Corbin Fisher Settles With 2 Website Operators

Sep 27, 2010 5:15 PM PST
SAN DIEGO — Corbin Fisher has settled with a few defendants but others still face a cyberpiracy and trademark infringement suit over trying to capitalize on the gay studio's name.

Corbin Fisher earlier this month filed suit against scores of individuals, companies and domain registrars that had something to do with 19 similar domain names.

So far, two operators have settled, four of the domain owners or registrars named and identified in the case still remain as plaintiffs and operators of 10 other sites that used masking services have yet to be identified, XBIZ has learned.

Marc Randazza, the studio's general counsel, told XBIZ that the settlements with two of the defendants — DI S.A. of Luxembourg, which owned and Corbinfiisher, and the operator of of Vancouver, Wash. — were resolved amicably.

"I am not at liberty to share the precise terms of the settlement agreements, but I can comment that they were resolved with mere token payments," he said. "Although Corbin Fisher aggressively protects its intellectual property rights, they are very receptive to defendants who enter into meaningful settlement discussions early on in the case."

The remaining plaintiffs in the case include James March of Sacramento, Calif., who owns, and Perry Sjogren of Seattle, who owns

Other plaintiffs remaining include of Beaumaris, Australia, which owns,, and, and Adrush Media of Ijmuiden, The Netherlands, which owns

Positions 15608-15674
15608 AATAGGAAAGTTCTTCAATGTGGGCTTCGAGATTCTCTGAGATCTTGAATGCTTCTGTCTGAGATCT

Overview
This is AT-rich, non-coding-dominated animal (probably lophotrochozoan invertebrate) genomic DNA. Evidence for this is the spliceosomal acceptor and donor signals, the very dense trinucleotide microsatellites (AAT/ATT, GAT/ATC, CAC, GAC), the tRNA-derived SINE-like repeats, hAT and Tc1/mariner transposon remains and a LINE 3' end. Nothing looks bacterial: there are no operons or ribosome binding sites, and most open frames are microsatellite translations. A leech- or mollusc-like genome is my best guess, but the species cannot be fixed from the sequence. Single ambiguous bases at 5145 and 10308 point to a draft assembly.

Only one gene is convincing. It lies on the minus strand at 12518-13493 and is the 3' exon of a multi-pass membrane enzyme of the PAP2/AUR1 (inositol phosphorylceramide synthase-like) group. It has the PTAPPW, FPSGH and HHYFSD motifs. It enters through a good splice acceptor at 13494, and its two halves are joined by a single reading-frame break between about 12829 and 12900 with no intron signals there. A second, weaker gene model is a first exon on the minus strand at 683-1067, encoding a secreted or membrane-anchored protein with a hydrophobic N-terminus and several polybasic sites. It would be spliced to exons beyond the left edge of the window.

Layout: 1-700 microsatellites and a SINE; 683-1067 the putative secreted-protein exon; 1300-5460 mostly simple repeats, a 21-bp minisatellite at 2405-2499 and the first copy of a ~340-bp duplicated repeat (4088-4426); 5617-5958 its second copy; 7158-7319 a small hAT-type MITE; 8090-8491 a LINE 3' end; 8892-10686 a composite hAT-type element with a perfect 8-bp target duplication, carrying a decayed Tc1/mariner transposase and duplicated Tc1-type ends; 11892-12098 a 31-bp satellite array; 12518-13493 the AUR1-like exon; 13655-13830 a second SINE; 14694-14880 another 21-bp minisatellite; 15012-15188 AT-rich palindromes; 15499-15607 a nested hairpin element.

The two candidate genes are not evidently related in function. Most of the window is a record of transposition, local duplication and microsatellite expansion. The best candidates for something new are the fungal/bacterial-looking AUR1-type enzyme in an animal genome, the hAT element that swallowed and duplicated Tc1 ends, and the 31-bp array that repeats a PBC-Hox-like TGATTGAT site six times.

Corbin Fisher still seeks to find the identities of the operators of a number of sites, including,,,,,,,, and

Randazza said most of the domain registry privacy services "contacted us and gave up their customers, so we are amending the complaint to include them."

Those registrars originally named to the suit include Domains by Proxy of Scottsdale, Ariz.; of Moergestel Null, The Netherlands; Nameview of Vancouver, Wash.;; WhoisProtector of Chicago; Direct Privacy IC 826c9 of Grand Cayman; and Whois Privacy Protection Service Inc. of Bellevue, Wash.

Randazza said that the defendants who settled their cases picked the appropriate legal counsel to defend themselves from cyberpiracy and trademark infringement charges.

"Fortunately for the defendants who are being dropped, they were smart enough to hire ethical and competent counsel who were both realistic about the possible outcomes and who were more interested in serving their clients' best interests than lining their pockets by beating their chests and selling their clients a bill of goods," he said.

"The case goes on against the remaining defendants. It is necessary to nail at least one defendant to the wall in each case. We are confident that at least one defendant will volunteer for that role."

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